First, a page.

Certain team members will have a more lasting impact over time than others. While transactional advisors such as a deal attorney and investment banker are essential to winning the game, they are there to do one thing: get maximum value and terms for your business. After that, their job is essentially done.

Business owners also need a wealth advisor who can put a comprehensive plan in place that will have a high likelihood of helping them achieve their lifetime goals for the capital from a business sale. Far too many business owners have become exceedingly wealthy after a sale, but do not have a permanent wealth advisor in place to help them navigate the next phase of their lives.

4 – Managing Your Cash Flow: Rounding Third and Heading to Home

Establish a cash flow plan that focuses on your goals as “liabilities” that must be funded. The key transition business owners must make after a business exit is to go from having a steady stream of income to making one lump sum last for a generation—and hopefully beyond.

This plan should map out all post-exit lifestyle goals and day-to-day concerns. Think of all goals as liabilities. For example, “day-to-day liabilities” would include the cost of basic necessities such as food, clothes, and health care. “Lifestyle liabilities” would include discretionary expenses such as travel, entertainment, and dining, while “legacy liabilities” would encompass inheritances, endowments and philanthropy.

These liabilities should be adjusted periodically to reflect market conditions or other variables. It’s important to chart out each goal and corresponding liability before a liquidity event. Information is power and if you know the pitcher is going to throw a fast-ball – you have the best chance of hitting a dinger!

5 – Select the Team Captain for Your Deal Team

Exit planning is a team sport, so make sure there is a designated “first among equals” point person to act as the Team Captain of your advisory team. This person should be part of the process from the beginning, taking the lead from the outset and being plugged in with the investment banker, deal attorney, CPA and trust & estate attorney, and wealth advisor as you move through the long season ahead.

In most cases, the wealth advisor should be the Team Captain since he or she is typically very aware of the client’s broad, long-term interests. As previously noted, investment bankers and deal attorneys fill temporary roles on the team. The CPA and estate attorney are more permanent fixtures and fill special roles, providing services largely on a seasonal basis or services for intergenerational planning.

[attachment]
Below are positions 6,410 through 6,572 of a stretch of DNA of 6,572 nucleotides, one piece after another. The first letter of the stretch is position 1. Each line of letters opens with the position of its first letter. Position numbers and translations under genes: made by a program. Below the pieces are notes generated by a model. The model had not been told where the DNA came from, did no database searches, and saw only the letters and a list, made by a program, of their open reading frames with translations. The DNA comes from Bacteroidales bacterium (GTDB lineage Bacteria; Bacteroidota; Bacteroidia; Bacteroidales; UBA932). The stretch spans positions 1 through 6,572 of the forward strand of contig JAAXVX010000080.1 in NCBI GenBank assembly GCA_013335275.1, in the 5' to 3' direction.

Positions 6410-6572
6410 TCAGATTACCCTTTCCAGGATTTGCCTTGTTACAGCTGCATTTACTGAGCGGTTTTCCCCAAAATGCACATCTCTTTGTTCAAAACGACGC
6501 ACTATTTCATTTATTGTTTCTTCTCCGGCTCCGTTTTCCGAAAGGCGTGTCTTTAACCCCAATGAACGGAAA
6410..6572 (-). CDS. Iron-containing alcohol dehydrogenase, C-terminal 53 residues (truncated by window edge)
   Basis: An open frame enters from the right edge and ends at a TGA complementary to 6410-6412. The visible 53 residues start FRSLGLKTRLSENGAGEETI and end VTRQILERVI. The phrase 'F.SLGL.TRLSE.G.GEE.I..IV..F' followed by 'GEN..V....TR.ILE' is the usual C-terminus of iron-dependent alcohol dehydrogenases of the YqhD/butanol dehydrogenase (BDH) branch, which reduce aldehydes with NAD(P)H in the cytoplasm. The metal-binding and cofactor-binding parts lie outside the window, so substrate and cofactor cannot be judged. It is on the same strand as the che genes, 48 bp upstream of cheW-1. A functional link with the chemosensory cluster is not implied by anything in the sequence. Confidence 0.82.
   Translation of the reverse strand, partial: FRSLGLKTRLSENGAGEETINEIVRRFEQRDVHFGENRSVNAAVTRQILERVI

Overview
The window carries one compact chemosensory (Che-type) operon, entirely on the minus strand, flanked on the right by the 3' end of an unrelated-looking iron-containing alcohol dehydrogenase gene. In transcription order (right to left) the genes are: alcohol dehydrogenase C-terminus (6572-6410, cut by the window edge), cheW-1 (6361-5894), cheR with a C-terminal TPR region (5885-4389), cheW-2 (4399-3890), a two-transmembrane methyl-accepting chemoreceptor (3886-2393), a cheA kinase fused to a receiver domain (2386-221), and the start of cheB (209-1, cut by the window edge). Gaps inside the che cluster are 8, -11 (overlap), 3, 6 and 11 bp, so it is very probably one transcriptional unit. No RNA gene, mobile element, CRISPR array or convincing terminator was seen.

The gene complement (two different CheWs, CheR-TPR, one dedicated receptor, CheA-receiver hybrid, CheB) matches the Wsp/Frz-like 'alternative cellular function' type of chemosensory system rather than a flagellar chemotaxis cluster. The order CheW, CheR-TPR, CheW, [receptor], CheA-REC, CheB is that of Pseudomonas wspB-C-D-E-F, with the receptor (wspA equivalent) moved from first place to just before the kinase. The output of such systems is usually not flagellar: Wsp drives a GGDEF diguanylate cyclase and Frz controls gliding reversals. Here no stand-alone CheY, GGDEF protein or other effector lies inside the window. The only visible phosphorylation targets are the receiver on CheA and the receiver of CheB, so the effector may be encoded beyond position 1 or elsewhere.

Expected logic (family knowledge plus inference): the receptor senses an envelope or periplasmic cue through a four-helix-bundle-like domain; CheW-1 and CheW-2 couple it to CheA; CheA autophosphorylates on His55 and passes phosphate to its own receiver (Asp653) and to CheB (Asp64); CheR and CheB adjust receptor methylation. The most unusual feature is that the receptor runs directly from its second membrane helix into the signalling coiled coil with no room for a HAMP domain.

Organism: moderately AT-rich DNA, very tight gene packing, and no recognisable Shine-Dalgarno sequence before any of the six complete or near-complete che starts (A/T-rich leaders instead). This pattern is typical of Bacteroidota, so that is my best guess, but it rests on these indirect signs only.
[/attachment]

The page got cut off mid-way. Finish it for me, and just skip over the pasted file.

This leaves the wealth advisor as the “all-weather” player, providing the client with continuity and consistency before and after the exit event is completed.

6 – Distribute Equity Gifts Like a Champion

Once a business is in play following a formal valuation process and/or signing of a letter of intent, the value of its equity may increase. Given the current $13.6 million lifetime estate & gift tax exemption ($27.2 million for married couples) cap for gifting to family members, and that those exclusions will be sunsetting in 2025, the sooner there is a plan for gifts, the better. Good planning allows for tremendous intergenerational capital preservation down the line via tax savings.

Selling your business may mean that you won the game, but it does not mean the season is over. After the business exit, the game changes to reflect a diverse set of financial planning and management decisions that are specific to each person and family.

Post Game Box Score

Remember that selling your business is not the final inning—it’s just the seventh inning stretch. With the right players, playbook, and a dash of financial finesse, you can navigate the next phase of life’s complexities like a pro. After all, it is not just about winning the game—it’s about building a dynasty that lasts for generations.

Case Study: The Confidence to Sell a Business

Learn How we Helped Chuck & Kelly Plan for Their Business Sale


Ready to Make a Plan for Your Business Sale Wealth?

Dean J. photo

Dean J. Catino, CFP®, CPWA®

President & Co-Founder

Pretty much everything in Dean’s life revolves around his family and friends. Dean married his high school sweetheart, Sheila, and they have three accomplished daughters that he is immensely proud of. For fun, Dean enjoys the serenity of fly fishing and the thrill of crushing the “cyber competition” on his Peloton bike. Of course, scoring better than Dave on the golf course always makes his day!